If I owned a time machine, I’d get out the yellow Western Union tag that I “borrowed” from the company when I left, and I’d go back to the Red Bird and listen. In real life, all that music was at once so close and so far away.

–Malcolm

http://www.conjurewomanscat.com/

Hello Florida Readers: Need fantasy, magic and ghosts?

One of my contemporary fantasy novels, three paranormal short stories and a collection of three folk tales have Florida settings. I grew up in Tallahassee and explored most of the state’s panhandle, so I enjoy going back for story locations.

  • The Seeker: (Tallahassee, Panacea, Carrabelle, Tate’s Hell Forest) – Contemporary fanntasy novel about a perfect love gone horribly wrong between a young man from Montana and a young woman from Carrabelle who meet on a summer job in Montana’s Glacier National Park. Misunderstandings arise after the young woman is assaulted on a dark, Tallahassee street.

    Paperback, Kindle and Audiobook, and they are family friendly.
    Paperback, Kindle and Audiobook, and they are family friendly.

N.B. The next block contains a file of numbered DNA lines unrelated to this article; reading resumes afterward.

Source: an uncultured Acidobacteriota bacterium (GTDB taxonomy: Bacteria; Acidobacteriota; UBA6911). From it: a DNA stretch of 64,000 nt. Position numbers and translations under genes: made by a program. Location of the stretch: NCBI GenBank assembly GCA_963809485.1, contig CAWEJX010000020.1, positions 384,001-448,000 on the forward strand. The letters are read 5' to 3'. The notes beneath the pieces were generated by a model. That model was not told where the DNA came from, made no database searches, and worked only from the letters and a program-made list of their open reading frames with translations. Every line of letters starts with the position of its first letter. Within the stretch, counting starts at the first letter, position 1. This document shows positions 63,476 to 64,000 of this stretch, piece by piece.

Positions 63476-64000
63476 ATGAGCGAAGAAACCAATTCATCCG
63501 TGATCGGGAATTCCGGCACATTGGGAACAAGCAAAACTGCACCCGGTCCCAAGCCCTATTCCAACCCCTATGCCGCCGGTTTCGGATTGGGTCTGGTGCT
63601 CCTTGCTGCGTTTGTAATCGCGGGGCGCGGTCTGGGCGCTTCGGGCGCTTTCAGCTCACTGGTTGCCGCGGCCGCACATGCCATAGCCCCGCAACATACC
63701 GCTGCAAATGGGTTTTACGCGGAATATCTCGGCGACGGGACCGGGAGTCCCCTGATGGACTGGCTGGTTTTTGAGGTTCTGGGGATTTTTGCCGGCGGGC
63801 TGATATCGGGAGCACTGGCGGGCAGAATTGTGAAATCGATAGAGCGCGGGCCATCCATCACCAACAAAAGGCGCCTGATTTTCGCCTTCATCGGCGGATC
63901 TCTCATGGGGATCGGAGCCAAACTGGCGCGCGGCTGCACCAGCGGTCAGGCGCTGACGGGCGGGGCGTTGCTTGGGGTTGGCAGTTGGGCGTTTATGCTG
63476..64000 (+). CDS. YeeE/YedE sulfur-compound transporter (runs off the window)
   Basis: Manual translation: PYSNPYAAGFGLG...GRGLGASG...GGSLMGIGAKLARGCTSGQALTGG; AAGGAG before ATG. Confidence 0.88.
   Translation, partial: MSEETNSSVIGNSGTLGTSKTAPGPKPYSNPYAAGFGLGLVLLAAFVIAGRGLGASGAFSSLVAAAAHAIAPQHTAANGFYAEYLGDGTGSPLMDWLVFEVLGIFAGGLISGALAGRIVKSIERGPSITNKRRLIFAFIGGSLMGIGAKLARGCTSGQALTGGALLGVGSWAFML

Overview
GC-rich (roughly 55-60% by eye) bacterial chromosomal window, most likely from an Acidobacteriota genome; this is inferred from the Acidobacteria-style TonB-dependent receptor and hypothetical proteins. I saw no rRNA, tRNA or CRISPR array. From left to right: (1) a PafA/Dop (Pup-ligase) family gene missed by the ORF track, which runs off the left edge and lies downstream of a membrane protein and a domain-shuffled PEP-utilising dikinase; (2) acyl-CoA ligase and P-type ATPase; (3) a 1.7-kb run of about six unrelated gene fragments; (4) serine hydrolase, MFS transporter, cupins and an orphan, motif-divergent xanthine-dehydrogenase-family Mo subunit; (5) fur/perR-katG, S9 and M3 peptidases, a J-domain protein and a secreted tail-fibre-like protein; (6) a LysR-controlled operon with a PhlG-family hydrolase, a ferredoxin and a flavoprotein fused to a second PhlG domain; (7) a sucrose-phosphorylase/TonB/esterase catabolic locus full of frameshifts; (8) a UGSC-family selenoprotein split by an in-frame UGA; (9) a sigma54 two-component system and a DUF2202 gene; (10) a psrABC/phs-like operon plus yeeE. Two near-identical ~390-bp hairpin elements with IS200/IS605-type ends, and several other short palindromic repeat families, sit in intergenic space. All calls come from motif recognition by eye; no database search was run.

• Emily’s Stories: (Tallahassee, St. Marks) – This three story set of magical paranormal stories features a 14-year-old girl who talks to ghosts and birds to solve problems. She doesn’t want a housing development in her favorite woods, sees a bear stalking her father on a Montana vacation, and wonders why her grandmother loves the sweetbay magnolia tree in her back yard so much. The audiobook was narrated by actress Kelley Hazen who makes you feel like you’re right there in the stories.
  • Cora’s Crossing (Marianna) – In this paranormal story, two college students driving home on a stormy night find their route oddly detoured across an ancient, haunted bridge north of Marianna. What they find there, and the danger it gets them into, will make them truly believe that Bellamy Bridge is haunted. The bridge, which is still there, is closed to vehicles but can be reached by a trail.